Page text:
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With the end of the Cold War and the unfolding of unprecedented acts of transnational terror on September 11, representing perhaps new civilizational cleavages, Islam has attained renewed prominence in Western political reflections. Too often viewed from ethnocentric or sensationalist perspectives, how is Islam, as a strategic entity, to be understood in contemporary world politics?
For the last two decades the loss of, in particular, tropical rainforest has alarmed the public in the developed parts of the world. The debate has been characterised by a lack of understandÂ ing of the causes and effects of the process, leading to the prevailing reaction being unqualiÂ fied condemnation. Such attitude has even been observed among scientists, claiming supremÂ acy to biodiversity conservation. Many scientific analyses are available, but the basis for soÂ ber debates and appropriate actions is still highly insufficient. Two recent international initiaÂ tives! will hopefully lead to improved knowledge of deforestation and forest degradation as they recognise the need for studies to critically investigate those issues. This book will proÂ vide useful input to the initiatives. In my opinion, the scientific analyses have not sufficiently promoted the understanding that the fate of tropical forests is first and foremost a concern of the governments of the countries in which the forests are situated. Tropical forests may be important to the global environment and their rich biodiversity may be a human heritage. But their main importance is their potenÂ tial contribution to improving livelihood in the countries in question.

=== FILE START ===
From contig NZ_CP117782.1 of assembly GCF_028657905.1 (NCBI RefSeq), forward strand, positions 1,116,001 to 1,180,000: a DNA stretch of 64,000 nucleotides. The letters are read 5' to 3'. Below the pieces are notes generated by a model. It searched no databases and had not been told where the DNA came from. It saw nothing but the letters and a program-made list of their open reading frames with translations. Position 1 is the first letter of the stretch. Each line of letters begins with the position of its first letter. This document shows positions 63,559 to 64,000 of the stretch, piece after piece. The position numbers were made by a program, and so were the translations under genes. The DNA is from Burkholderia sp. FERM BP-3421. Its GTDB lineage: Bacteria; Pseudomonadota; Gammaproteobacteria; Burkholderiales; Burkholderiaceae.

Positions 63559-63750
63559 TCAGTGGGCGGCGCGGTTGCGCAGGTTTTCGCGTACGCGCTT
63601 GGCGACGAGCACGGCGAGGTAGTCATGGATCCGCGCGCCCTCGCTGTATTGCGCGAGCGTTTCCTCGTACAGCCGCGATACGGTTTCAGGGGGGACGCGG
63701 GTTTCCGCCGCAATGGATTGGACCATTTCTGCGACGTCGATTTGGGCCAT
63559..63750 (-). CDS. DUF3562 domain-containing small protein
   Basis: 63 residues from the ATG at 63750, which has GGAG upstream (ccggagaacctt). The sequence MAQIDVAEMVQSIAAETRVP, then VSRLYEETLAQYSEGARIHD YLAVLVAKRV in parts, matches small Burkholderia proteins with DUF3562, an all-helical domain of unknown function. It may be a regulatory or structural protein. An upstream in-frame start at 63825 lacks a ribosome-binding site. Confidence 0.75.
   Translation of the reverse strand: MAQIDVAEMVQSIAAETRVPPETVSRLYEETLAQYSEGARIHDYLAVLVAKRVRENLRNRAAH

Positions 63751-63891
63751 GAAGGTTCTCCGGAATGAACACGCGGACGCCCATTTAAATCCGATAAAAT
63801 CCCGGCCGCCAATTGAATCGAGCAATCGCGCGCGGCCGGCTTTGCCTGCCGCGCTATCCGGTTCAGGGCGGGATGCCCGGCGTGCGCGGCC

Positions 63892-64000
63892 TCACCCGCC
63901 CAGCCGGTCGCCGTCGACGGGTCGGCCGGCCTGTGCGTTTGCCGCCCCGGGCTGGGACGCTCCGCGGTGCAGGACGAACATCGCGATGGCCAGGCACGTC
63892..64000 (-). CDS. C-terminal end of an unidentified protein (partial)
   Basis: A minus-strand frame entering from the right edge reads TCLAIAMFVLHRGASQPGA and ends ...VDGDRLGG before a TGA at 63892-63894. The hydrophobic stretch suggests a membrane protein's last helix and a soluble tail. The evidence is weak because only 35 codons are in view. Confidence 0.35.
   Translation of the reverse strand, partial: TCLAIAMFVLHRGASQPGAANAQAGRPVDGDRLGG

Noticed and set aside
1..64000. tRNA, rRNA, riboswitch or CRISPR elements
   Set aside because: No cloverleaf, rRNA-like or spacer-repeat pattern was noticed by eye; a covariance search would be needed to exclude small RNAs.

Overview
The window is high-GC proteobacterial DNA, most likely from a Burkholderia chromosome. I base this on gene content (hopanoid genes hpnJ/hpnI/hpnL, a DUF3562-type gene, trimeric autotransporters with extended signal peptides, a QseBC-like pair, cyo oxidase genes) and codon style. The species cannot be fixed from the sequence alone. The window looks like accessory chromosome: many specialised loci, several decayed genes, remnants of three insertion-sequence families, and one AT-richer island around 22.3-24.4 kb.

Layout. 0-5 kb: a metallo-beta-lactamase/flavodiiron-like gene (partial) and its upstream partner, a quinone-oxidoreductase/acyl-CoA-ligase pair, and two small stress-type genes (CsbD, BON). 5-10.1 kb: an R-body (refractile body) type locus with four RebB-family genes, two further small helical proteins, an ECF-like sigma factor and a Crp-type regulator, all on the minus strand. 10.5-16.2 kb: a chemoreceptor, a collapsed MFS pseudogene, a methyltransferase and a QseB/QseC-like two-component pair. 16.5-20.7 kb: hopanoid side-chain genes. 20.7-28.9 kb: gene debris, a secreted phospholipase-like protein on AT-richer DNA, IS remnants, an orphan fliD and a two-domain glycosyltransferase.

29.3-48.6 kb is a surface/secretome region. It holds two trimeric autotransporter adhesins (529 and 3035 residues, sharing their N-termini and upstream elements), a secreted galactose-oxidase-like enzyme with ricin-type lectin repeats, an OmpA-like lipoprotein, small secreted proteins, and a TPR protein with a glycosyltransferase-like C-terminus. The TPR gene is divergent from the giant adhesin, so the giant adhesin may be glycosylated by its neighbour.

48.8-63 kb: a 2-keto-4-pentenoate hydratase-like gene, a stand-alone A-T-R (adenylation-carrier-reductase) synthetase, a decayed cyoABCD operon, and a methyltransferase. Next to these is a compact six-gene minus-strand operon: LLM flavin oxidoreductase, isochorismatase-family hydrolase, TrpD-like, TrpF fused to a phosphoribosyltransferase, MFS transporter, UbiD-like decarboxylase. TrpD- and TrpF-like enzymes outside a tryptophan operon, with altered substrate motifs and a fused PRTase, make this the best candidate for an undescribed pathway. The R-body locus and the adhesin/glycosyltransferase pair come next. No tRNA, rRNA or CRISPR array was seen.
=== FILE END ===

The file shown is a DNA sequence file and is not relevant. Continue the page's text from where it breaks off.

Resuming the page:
Every day, coalition cabinets make policy decisions critical to international politics. Juliet Kaarbo examines the dynamics of these multiparty cabinets in parliamentary democracies in order to assess both the quality of coalition decision making and the degree to which coalitions tend to favor peaceful or military solutions. Are coalition cabinets so riddled by conflict that they cannot make foreign policy effectively, or do the multiple voices represented in the cabinet create more legitimate and imaginative responses to the international system? Do political and institutional constraints inherent to coalition cabinets lead to nonaggressive policies? Or do institutional and political forces precipitate more belligerent behavior? Employing theory from security studies and political psychology as well as a combination of quantitative cross-national analyses and twelve qualitative comparative case studies of foreign policy made by coalition cabinets in Japan, the Netherlands, and Turkey, Kaarbo identifies the factors that generate highly aggressive policies, inconsistency, and other policy outcomes. Her findings have implications not merely for foreign policy but for all types of decision making and policy-making by coalition governments. "
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